Updated: August 25, 2021 9:01:56 am
The main facts in human life are five: birth, food, sleep, love and death,” said the novelist E M Forster. Isn’t it a wonder, then, that the fictions of humankind so easily make us forget such primal realities? It is a question that follows, not just from bloody imperial wars and the fratricide of nations — but the birth of a child. A baby was born in the cargo bay of an US aircraft carrying out evacuations from Afghanistan, a country bled by a thousand cuts of the American “war on terror”. The mother, an Afghan woman, went into labour mid-flight and delivered a girl after landing at a German air base.
The bureaucracy of nationalism promptly busted a fuse. Is the little girl a German citizen since she was born on German soil? Is she a citizen of the “land of the free”, since her mother went into labour on an American flight? But what if she is born outside US airspace? Does the fact that her mother is a refugee of a torn land catapult her into the community of the stateless? The ideology of nationalism is about two centuries old, but its apparatus of borders and belongings continues to produce the exhausting tangles that led Manto’s character in Toba Tek Singh to lie down between India and Pakistan “on a piece of land with no name”. Worse, it continues to push humans into peril, whether it is the potential “non-citizens” cast out of Assam’s NRC or the three-year-old Aylan Kurdi, fleeing from Syria, who drowned while crossing from Turkey to Greece.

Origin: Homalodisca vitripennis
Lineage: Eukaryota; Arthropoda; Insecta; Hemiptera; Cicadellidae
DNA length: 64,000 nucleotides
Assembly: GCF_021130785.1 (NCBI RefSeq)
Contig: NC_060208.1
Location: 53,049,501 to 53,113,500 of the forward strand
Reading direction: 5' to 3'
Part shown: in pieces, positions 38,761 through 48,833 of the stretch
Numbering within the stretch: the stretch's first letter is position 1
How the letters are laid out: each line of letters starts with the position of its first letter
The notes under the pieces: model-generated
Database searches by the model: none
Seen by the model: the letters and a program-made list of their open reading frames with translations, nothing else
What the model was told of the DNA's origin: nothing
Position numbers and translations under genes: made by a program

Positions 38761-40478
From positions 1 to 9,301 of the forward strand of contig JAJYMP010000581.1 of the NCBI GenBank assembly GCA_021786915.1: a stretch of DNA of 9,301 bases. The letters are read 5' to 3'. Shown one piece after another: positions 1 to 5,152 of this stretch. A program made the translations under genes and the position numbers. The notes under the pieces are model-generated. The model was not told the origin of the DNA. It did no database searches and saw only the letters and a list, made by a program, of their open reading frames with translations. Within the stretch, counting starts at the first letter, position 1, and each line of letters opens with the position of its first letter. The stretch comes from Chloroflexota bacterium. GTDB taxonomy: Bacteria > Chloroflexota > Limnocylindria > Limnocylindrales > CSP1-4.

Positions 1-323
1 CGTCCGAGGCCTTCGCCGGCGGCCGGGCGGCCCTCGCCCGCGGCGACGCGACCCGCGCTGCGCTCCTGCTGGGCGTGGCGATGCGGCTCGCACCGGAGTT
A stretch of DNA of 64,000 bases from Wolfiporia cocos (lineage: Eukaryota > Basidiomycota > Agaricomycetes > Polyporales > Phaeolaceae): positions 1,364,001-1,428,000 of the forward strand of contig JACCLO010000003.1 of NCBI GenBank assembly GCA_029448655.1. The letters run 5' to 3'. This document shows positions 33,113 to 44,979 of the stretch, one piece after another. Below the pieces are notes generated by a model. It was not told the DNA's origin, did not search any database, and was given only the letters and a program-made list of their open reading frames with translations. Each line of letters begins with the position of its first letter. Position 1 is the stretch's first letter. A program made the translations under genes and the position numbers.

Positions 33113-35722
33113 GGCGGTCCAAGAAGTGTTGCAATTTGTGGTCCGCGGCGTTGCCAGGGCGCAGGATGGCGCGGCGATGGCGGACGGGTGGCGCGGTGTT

The idea of “nowhere people” is a cynical fabrication. Humans belong — to each other, to expanding circles of family, community, country — unless structures of power and money decide to cast them away. The little baby girl, cast out of her homeland by such a great game of geopolitical cynicism, has scraped past death. May she find food, sleep and a land — and, above all, a love to which she belongs.
This editorial first appeared in the print edition on August 25, 2021 under the title ‘This land is her land’.
📣 The Indian Express is now on Telegram. Click here to join our channel (@indianexpress) and stay updated with the latest headlines
- The Indian Express website has been rated GREEN for its credibility and trustworthiness by Newsguard, a global service that rates news sources for their journalistic standards.